My next session was focused on cancer, where the talk by Guro Giskeødegård shone a powerful light on the use of metabolomics to understand long-term effects of treatments on patients. In this study, the outcomes of breast cancer patients who received different treatments were compared to understand how treatment type may affect later risk of cardiovascular disease. This also made for a perfect background to present RM-ASCA+, a multivariate data analysis method for repeated measures. The method combines linear mixed models with visualization for increased interpretability of common dimension reduction techniques such as principal component analysis.

Interlude: my own talk on data interpretation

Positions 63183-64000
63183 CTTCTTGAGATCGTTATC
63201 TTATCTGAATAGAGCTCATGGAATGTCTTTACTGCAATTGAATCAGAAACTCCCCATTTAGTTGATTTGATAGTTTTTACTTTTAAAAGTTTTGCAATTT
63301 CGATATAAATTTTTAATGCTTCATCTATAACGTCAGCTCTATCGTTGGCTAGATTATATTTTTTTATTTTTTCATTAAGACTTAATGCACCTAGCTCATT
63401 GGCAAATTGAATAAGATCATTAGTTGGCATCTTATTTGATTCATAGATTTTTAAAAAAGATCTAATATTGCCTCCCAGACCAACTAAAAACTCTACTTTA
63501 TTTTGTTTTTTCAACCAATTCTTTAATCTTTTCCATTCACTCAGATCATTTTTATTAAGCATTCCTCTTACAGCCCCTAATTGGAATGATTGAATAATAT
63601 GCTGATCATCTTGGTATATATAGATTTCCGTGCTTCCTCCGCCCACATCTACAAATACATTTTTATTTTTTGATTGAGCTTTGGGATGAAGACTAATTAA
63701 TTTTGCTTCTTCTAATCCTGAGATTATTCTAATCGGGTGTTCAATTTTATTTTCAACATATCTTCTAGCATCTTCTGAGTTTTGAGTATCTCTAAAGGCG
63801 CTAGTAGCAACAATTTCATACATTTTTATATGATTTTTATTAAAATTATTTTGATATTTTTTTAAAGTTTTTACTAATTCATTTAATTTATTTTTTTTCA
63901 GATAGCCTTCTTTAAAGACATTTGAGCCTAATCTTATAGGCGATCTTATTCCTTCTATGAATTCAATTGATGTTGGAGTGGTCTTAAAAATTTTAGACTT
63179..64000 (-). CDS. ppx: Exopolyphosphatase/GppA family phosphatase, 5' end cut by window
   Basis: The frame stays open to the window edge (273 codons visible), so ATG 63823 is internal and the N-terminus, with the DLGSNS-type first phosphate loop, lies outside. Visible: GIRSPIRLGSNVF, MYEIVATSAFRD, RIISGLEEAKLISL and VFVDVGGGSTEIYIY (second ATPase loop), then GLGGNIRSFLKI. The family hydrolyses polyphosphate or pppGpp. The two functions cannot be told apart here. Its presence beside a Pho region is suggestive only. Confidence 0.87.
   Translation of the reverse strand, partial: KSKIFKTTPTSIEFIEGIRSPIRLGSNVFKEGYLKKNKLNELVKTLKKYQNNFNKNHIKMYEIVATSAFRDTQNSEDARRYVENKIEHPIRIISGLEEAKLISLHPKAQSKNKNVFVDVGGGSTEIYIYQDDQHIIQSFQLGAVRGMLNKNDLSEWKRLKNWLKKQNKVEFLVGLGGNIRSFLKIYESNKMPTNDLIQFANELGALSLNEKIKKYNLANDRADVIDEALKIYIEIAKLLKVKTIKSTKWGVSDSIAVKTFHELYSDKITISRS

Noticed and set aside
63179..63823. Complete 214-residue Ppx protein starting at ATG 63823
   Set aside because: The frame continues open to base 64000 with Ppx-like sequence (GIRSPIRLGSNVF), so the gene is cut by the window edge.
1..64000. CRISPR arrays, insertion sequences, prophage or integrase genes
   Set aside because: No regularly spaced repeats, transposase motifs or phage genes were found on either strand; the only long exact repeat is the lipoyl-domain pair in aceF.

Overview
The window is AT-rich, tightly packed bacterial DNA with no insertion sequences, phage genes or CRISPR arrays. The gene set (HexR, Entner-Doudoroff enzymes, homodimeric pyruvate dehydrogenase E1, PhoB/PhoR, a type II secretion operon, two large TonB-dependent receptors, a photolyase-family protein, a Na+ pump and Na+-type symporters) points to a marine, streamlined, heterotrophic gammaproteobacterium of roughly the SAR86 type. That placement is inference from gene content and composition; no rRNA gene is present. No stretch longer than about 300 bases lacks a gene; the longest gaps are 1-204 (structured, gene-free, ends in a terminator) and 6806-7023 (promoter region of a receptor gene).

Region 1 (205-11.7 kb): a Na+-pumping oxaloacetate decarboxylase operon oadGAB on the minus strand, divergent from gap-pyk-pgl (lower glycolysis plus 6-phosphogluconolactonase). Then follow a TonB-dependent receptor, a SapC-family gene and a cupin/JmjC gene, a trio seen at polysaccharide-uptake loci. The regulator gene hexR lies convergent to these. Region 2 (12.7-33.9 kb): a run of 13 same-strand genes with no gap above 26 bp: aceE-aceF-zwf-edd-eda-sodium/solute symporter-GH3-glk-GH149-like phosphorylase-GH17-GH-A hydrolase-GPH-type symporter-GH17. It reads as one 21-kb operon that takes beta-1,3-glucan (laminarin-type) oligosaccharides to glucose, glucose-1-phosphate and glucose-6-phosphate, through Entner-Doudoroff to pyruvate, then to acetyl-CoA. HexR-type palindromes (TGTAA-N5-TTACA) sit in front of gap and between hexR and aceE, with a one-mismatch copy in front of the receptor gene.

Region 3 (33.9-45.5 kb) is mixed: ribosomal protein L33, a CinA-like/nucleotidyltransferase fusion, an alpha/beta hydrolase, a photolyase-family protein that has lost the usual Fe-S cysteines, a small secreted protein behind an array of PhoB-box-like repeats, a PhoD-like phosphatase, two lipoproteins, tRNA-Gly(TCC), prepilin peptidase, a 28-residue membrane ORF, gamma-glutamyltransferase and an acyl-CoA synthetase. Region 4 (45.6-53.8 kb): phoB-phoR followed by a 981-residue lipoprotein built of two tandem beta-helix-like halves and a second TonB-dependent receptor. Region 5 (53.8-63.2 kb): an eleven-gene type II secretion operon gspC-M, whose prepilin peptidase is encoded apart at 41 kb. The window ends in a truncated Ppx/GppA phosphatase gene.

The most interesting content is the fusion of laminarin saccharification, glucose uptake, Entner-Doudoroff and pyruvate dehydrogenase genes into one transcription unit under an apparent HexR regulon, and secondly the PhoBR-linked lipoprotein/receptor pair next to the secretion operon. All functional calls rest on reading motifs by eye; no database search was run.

I also had the pleasure to present at the conference this year. I focused on metabolomic data interpretation and the practical tools I have been developing in the last couple of years. Currently, the most well-known is our podcast, The Metabolomist, that already has four episodes available for streaming on all the usual platforms. If you were at the conference, you probably had the pleasure of listening to me tell you about the podcast and give you one of our gorgeous Metabolomist cards (thanks to those of you who even tweeted about them!). In my talk I also discussed the trials and tribulations of planning and executing a data interpretation project. Many of you came to me after the talk to tell me how this resonated with you, and I am happy to say that I have more helpful tips coming your way very soon. To make sure to get the latest news on this topic, make sure to connect with me on LinkedIn.